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EDITORIAL by Business Rrecorder (November 27, 2010) :
The Aasia Bibi case has reignited public debate about the contentious blasphemy laws. In the present instance, the trouble started when Aasia, a Christian, and two Muslim women working in the fields had a squabble over water. The latter refused to drink water that the former had fetched because she was a Christian – although Islam allows Muslims to even marry ‘People of the Book’.
An argument ensued and the two women managed to get a case registered against her with the help of the local mosque imam. After a year-and-a-half in prison, a sessions court sentenced the accused to death. Punjab Governor Salmaan Taseer intervened, and accepted Aasia’s mercy petition to be forwarded to the President for pardon. The social environment being as intolerant as it is, even after she gets freedom, Aasia may not be able to live a normal life.
The blasphemy laws were introduced by the military regime of General Ziaul Haq who exploited religion to prolong his stay in power. It needs to be noted that before these laws came into effect, incidents involving blasphemy were almost unheard of. But the last two-and-a-half decades have seen a sizeable spike in such cases. According to the National Commission for Justice and Peace, between 1986 and 2009, 964 people were charged under these laws.
They included 479 Muslims, 340 Ahmadis, 119 Christians, 14 Hindus, and 10 others. This, of course, does not mean that more and more people have started to show disrespect to the Prophet of Islam (SAW) or the holy Quran, it shows the laws are being misused. And the motive is either personal grudge or a property dispute. Blasphemy accusation is the easiest way to get rid of unwanted people.
The misuse is easy because all it takes is levelling of an accusation, helped by conniving witnesses. There have been instances where there were no witnesses, and yet the accusation was enough to whip up mob anger and kill the accused, like it happened at a factory near Lahore, in the August of last year. One of the factory’s disgruntled workers blamed the owner, a Muslim, of having desecrated Quranic verses on a calendar, and aided by a frenzied crowd killed the owner and his guard. An accusatory finger can also lead to instantaneous killing by angry mobs.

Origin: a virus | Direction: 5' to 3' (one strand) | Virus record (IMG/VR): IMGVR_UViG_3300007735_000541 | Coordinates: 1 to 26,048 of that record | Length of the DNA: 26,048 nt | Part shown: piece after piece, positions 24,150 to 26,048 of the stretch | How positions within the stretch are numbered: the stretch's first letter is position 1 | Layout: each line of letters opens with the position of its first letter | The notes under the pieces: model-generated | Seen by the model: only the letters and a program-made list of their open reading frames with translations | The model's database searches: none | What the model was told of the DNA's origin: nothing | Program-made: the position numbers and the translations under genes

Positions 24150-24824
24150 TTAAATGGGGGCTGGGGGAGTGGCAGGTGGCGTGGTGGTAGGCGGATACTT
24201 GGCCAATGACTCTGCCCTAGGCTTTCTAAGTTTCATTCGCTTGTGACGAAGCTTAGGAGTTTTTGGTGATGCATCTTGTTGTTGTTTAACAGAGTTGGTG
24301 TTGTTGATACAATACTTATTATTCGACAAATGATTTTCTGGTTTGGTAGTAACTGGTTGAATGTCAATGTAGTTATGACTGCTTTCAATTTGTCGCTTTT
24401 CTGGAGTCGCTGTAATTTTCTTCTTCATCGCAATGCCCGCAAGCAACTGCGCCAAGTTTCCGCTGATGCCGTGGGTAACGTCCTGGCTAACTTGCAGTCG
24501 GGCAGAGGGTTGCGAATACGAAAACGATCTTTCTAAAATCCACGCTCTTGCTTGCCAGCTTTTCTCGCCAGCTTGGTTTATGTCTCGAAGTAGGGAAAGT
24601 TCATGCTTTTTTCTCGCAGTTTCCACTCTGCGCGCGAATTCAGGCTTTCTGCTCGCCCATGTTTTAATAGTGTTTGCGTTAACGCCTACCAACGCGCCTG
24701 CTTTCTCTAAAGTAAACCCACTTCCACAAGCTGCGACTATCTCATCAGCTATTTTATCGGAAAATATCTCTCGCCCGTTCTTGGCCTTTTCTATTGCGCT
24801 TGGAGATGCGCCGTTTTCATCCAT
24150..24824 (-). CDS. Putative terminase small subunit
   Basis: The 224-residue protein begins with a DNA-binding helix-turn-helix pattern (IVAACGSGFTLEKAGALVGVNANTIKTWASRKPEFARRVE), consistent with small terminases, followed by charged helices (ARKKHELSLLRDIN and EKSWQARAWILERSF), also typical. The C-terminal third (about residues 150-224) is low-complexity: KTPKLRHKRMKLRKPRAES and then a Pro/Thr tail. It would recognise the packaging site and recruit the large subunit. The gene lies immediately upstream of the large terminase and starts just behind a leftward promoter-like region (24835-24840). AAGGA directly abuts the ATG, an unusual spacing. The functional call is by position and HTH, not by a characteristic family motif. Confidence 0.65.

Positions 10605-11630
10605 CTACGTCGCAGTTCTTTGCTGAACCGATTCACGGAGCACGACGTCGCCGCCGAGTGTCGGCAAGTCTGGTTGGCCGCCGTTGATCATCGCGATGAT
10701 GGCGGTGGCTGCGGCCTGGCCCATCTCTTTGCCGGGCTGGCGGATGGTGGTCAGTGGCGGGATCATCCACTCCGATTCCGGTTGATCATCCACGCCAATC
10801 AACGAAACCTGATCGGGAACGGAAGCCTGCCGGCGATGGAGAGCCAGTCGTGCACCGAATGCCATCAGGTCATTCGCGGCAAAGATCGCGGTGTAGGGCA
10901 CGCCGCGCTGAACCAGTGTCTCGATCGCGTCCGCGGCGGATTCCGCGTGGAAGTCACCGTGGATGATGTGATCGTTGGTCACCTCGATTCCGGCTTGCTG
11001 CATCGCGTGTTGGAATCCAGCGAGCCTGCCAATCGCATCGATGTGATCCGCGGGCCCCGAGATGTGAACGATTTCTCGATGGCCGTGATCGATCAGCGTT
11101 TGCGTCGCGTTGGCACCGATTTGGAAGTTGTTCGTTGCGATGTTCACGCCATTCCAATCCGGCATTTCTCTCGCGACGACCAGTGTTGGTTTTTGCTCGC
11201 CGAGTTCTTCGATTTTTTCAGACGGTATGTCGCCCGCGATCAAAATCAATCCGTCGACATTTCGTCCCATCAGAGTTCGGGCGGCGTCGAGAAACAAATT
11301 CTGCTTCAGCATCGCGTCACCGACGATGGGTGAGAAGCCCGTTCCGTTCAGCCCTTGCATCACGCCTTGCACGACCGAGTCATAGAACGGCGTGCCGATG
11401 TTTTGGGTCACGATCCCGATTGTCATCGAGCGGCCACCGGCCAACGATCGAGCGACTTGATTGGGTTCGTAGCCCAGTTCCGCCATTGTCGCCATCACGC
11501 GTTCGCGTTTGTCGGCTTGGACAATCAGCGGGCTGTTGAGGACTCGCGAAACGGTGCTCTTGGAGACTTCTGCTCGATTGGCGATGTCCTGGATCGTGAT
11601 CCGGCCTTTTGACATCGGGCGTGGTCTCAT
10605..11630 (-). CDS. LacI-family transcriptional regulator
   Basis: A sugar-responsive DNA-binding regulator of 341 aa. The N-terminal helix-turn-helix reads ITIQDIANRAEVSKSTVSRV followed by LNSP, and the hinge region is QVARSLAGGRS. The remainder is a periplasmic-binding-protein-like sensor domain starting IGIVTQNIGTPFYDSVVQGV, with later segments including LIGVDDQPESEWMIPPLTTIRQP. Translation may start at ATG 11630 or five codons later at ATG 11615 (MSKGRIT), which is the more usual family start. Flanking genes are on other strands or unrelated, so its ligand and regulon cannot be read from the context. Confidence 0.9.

MissionNetworkNews REPORTS (1 December, 2010):
Pakistan (MNN) ― Muslim extremists are blamed for the murders of five Christians in Pakistan in less than a week.
Greg Musselman, spokesman for Voice of the Martyrs Canada, says 22-year-old Latif Masih was shot to death shortly after he was granted bail in a “blasphemy” case. He was accused in early November under Law 295c — the infamous “Blasphemy Law” in which the two militants claimed he burnt pages of the Qur’an.
On November 18, Masih’s accusers caught up with him and shot him to death near his home in Godhpur, village 111 kilometers (69 miles) northeast of Lahore. Days earlier, on November 12 in southern Punjab Province, police say Lashkar-e-Taiba militants killed four family members because of their Christian faith.
There are concerns that the violence against Christians will continue. The marked increase in these cases has created a renewed call by human rights watchdog groups for an end to the blasphemy law. The support couldn’t come at a better time. Musselman says, “Christians are always under this kind of law. In recent days, it’s received international attention because of some of the other cases that are happening. The international community is saying, ‘This is ridiculous. You can’t have these kinds of laws.’ There’s a lot of pressure that I believe will be put on Pakistan.”